Google has made client-side encryption available to some Gmail and Google Calendar users, allowing them to significantly secure their correspondence and event schedule.
Client-side encryption (CSE) in Google’s implementation means that the admin of the Google Workspace group holds the access keys – so the service occupies an intermediate position between end-to-end, where only sender and receiver have the keys, and server-side Encryption used when storing data. Users of the service thus have the guarantee that neither Google employees nor hackers can access their data if they hack into the search giant’s resources.
Previously, CSE was already available for enterprise versions of the Google Workspace platform – the function works for users of Drive, Documents, Presentations, Sheets and the Messenger Meet. Now Gmail and Calendar are connected to them. However, the fact that the users have sole control over the encryption keys is an exaggeration given that only a few services that Google partners with give them out. In other words, these services also have access to the keys.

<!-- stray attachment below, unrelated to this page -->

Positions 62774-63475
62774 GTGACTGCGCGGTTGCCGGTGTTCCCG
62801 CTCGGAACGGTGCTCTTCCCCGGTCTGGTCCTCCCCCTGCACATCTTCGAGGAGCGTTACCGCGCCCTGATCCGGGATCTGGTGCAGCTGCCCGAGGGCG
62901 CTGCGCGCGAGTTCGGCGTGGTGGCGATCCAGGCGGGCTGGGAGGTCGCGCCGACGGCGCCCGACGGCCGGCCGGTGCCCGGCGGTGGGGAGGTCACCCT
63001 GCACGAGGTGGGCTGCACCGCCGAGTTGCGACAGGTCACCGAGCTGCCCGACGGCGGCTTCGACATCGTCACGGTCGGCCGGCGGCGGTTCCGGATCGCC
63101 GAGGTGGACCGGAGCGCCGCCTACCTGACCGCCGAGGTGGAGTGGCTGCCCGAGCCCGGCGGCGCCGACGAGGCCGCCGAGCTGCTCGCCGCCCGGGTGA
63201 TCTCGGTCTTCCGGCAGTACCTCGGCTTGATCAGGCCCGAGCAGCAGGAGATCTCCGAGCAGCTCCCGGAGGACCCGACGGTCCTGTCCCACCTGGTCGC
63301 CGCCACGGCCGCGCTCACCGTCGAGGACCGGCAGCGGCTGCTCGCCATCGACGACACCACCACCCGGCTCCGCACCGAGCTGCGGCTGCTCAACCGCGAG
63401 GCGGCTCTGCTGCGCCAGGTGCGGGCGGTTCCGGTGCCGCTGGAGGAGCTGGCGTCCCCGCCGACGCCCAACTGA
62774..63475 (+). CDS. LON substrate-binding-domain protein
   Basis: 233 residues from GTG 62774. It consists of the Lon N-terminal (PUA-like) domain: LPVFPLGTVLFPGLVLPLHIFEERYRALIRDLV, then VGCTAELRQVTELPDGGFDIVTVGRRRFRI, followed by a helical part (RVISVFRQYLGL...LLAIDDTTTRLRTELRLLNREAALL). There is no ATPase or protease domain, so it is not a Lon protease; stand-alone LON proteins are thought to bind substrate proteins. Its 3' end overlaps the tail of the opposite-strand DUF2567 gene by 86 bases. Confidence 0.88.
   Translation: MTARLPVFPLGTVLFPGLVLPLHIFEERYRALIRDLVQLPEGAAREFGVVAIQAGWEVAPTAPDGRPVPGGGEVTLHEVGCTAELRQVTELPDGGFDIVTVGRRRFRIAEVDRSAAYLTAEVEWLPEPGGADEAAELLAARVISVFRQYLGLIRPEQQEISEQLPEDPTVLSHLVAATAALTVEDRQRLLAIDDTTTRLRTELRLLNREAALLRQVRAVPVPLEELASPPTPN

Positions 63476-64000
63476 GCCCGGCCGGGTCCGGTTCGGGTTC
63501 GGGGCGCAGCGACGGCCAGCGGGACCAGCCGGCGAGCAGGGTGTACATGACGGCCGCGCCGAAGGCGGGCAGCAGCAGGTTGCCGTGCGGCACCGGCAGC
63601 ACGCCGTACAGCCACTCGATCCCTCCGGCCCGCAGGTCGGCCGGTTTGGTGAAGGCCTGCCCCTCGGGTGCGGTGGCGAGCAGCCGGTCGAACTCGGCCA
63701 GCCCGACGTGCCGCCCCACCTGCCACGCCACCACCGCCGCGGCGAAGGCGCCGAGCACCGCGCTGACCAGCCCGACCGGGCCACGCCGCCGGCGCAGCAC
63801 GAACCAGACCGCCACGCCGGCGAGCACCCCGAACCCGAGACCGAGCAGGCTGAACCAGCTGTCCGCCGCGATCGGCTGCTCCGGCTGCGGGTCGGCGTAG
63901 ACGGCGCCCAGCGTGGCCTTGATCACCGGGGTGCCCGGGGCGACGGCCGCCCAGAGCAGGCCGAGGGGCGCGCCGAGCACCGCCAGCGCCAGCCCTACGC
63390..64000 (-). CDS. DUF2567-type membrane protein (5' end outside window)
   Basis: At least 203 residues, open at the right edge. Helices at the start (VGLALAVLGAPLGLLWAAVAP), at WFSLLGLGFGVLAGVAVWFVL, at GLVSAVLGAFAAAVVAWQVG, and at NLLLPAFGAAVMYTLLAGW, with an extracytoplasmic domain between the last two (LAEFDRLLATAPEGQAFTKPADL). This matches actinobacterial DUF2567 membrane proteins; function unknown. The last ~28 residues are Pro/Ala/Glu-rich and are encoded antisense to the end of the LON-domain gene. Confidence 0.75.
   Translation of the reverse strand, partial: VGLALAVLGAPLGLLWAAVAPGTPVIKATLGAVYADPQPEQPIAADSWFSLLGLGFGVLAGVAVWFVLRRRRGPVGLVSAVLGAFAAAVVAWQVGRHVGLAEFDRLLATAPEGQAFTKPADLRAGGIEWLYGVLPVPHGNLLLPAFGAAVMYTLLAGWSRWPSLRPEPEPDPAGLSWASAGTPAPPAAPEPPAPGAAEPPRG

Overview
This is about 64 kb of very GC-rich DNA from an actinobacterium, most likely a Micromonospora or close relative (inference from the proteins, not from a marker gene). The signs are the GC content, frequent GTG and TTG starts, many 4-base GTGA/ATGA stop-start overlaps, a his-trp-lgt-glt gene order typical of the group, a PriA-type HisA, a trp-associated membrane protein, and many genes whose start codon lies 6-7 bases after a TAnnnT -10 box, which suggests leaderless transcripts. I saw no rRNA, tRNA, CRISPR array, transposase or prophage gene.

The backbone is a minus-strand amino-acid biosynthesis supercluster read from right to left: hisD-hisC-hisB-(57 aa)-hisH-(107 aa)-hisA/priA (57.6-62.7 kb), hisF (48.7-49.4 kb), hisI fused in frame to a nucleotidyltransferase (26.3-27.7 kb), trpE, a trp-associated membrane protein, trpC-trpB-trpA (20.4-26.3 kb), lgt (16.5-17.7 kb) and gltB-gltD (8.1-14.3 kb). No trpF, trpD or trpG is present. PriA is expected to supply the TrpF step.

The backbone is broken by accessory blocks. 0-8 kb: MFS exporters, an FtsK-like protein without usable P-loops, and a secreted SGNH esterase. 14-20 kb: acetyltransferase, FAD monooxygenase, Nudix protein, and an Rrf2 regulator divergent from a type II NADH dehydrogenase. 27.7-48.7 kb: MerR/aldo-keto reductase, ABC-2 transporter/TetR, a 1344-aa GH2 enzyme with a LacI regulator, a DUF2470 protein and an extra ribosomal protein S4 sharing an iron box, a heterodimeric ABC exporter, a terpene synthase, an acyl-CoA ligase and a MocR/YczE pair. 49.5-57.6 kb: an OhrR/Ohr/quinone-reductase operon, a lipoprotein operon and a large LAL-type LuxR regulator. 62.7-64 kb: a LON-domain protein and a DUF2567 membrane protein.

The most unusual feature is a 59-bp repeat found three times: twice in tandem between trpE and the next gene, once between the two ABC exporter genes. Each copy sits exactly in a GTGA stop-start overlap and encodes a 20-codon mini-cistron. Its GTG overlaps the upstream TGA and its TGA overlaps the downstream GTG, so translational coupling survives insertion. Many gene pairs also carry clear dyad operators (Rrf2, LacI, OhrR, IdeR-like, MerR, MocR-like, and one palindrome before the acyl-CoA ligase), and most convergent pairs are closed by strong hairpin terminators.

CSE is certainly inferior to the once-popular PGP library, which proved impractical due to the need to manage large numbers of keys and was eventually supplanted by services like Signal. As such, CSE is a sort of middle ground for organizations implementing encryption to meet legal or contractual obligations.